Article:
Some folks don't like digitals, and it's true that they can crap-out without notice. But, so far, I've done well with these. If one or both eventually break, I'll get a couple more - they are not expensive and do exactly what I need them to do.

Regarding the ability to have a scale that can be IGFA (or state weights & measures) certified, it's not a factor for me since I think it's highly unlikely that my little lakes harbor any record fish.... :lol:

gallery_25379_89_39803.jpg

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I like the electronic ones. The only real problem I have ever had is when they get wet. Once wet there days are numbered.

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Regarding the ability to have a scale that can be IGFA (or state weights & measures) certified, it's not a factor for me since I think it's highly unlikely that my little lakes harbor any record fish.... :lol:

Quite true. I mentioned it for the "hey you never know" factor :Victory: . It doesn't really matter to me, personally. I just want something that is accurate and water proof. But I would like to know how close to x pounds a bass is, though, which is not as easy to read on lip-grip scales -- at least not mine.

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Darren - you bet - that's important for some folks. For instance, Fish Chris has mentioned that he has several scales in his boat that he has certified by the California state weights & measures outfit - important for him because he has the ability and water to catch lake record (or state or world record) fish. Just not a factor for me when in my little lakes we get jazzed with 3 pounders and a 14.5 to break the Tennessee state record is not a high probability... :lol:

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Put the fish in a plastic grocery bag. I think I got that tip from RoadWarrior.

Thanks man. I actually think I heard that before. I usually don't bother though. Haven't got anything out of my lake bigger than about 3lbs and I just figure Im not too concerned about weight unless its a significantly larger fish. Like a new PB or something.

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Spring scales are more robust - electronic scales are often more compact. There are spring scales that would fit in a tackle bag easy enough but the lip-gripper scales might be a bit large to fit.

For me, I wanted something reasonably accurate that would fit in a waist pack, so I went the digital route. Since I have the opportunity to catch fish as heavy as 50 pounds, I also needed a scale with a weight rating that high. I have been having outstanding results with the mini-Rapala scales - others have had problems with this brand. I can only speak for the two units that I have - on pull tests with known weights, they have been accurate to around .05lb (1 oz) at weights under 10 pounds, within .1 pound at 15 pounds, and within .2 pounds on one pull test at 38 pounds. Accurate enough for talking purposes. I perform pull tests periodically, and always after a new PB. This past August, I upped my LMB PB with a (measured at the lake) 9.56. Got home and immediately did a pull test - the prepared known weight was 9.574 pounds - the scale read 9.59 - the scale was .016 pounds heavy. So, I call my PB a 9.54.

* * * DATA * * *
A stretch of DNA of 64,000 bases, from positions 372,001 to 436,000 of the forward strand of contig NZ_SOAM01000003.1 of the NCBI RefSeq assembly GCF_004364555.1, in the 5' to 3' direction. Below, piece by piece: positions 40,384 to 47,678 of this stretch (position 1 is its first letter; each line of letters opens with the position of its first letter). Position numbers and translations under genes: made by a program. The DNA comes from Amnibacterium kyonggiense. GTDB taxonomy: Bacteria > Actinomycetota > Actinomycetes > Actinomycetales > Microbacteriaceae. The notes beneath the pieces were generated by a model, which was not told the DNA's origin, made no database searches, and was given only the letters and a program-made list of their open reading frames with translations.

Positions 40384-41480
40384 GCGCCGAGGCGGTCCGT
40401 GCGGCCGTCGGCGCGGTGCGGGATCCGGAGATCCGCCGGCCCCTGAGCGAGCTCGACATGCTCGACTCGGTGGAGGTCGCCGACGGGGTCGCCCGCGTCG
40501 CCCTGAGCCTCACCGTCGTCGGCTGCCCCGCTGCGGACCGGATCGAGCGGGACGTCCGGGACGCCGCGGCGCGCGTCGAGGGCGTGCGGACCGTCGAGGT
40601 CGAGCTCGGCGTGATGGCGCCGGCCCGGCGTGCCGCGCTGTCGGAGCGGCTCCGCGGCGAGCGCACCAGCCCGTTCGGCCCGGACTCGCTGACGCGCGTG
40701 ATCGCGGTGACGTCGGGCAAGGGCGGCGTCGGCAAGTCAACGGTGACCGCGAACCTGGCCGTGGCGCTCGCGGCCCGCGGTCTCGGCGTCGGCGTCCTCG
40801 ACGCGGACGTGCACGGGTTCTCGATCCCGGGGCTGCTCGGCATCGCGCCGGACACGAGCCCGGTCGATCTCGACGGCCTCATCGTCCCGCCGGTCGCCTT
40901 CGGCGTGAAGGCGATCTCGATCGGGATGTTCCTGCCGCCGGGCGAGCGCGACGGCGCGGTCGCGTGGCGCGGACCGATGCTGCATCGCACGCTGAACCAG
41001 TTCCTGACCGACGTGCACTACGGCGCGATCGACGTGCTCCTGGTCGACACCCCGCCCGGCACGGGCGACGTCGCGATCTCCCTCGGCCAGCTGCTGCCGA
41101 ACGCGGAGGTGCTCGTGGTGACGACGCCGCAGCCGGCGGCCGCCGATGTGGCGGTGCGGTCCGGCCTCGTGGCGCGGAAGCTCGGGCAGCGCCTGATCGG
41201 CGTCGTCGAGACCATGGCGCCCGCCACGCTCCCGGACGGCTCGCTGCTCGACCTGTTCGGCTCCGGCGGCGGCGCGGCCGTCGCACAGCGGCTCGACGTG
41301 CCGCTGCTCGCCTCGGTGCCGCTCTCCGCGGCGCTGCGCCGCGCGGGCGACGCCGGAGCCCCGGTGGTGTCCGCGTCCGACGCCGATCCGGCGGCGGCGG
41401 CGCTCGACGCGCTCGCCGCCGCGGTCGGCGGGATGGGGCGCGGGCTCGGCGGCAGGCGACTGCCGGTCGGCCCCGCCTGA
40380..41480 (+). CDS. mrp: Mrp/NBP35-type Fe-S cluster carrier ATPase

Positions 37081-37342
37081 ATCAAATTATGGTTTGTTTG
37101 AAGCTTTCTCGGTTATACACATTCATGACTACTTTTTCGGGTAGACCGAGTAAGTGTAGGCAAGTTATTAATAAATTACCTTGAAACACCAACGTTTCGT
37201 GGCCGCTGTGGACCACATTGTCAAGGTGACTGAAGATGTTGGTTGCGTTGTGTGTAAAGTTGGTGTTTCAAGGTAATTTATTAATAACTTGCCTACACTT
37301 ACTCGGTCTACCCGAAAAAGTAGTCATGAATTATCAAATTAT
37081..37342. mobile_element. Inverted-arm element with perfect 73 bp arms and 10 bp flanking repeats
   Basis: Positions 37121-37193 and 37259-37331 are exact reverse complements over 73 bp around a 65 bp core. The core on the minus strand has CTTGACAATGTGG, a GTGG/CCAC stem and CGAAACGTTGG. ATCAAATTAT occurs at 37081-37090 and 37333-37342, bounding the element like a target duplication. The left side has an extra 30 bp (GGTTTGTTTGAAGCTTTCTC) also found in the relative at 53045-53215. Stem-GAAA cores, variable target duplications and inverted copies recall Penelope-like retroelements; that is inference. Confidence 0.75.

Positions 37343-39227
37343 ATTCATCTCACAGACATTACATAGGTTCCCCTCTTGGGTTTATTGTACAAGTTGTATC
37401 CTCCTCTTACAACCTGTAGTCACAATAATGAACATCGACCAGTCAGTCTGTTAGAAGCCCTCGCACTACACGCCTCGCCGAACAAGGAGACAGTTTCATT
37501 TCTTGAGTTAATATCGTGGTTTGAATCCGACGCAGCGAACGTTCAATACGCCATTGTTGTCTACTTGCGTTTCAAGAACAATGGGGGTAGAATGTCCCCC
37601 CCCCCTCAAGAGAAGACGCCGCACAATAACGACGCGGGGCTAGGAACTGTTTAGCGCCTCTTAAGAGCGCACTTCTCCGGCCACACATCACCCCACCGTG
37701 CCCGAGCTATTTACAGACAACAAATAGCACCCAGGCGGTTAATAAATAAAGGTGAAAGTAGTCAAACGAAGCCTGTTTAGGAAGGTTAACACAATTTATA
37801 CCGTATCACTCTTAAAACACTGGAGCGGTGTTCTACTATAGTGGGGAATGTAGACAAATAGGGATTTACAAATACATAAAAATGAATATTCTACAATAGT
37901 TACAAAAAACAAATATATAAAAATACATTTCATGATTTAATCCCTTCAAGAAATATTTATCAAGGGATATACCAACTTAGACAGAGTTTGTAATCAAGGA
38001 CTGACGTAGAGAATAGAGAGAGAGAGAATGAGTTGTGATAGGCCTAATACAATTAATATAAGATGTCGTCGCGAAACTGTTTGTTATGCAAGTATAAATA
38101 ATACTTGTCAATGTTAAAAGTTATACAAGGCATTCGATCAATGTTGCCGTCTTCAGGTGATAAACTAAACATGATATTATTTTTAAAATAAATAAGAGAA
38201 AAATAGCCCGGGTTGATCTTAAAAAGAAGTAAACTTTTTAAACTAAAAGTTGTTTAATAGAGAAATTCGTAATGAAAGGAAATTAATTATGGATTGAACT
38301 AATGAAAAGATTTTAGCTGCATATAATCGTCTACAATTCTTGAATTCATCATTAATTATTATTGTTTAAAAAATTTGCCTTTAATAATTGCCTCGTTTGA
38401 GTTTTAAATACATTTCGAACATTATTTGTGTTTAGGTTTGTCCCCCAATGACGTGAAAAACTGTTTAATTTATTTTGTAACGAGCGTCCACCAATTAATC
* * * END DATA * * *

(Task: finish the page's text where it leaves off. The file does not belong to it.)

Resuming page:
Some folks don't like digitals, and it's true that they can crap-out without notice. But, so far, I've done well with these. If one or both eventually break, I'll get a couple more - they are not expensive and do exactly what I need them to do.

Regarding the ability to have a scale that can be IGFA (or state weights & measures) certified, it's not a factor for me since I think it's highly unlikely that my little lakes harbor any record fish.... :lol:

gallery_25379_89_39803.jpg

Do you have experience with the rapala mini digital scale, seems like it might be off for how little it costs.

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Do you have experience with the rapala mini digital scale, seems like it might be off for how little it costs.

Rapala has two digital scales that they call "mini" - one that goes to 50lbs (the ones I have) and another smaller scale that goes to 25lbs. If you're asking about the 25lb capacity scale, I have no experience with that one. Since I occasionally catch fish over 25 pounds, I've never considered getting that smaller scale. However, if it has similar quality strain gages/load cell, it may very well be as accurate as the 50lb units I have...but I can't say for sure.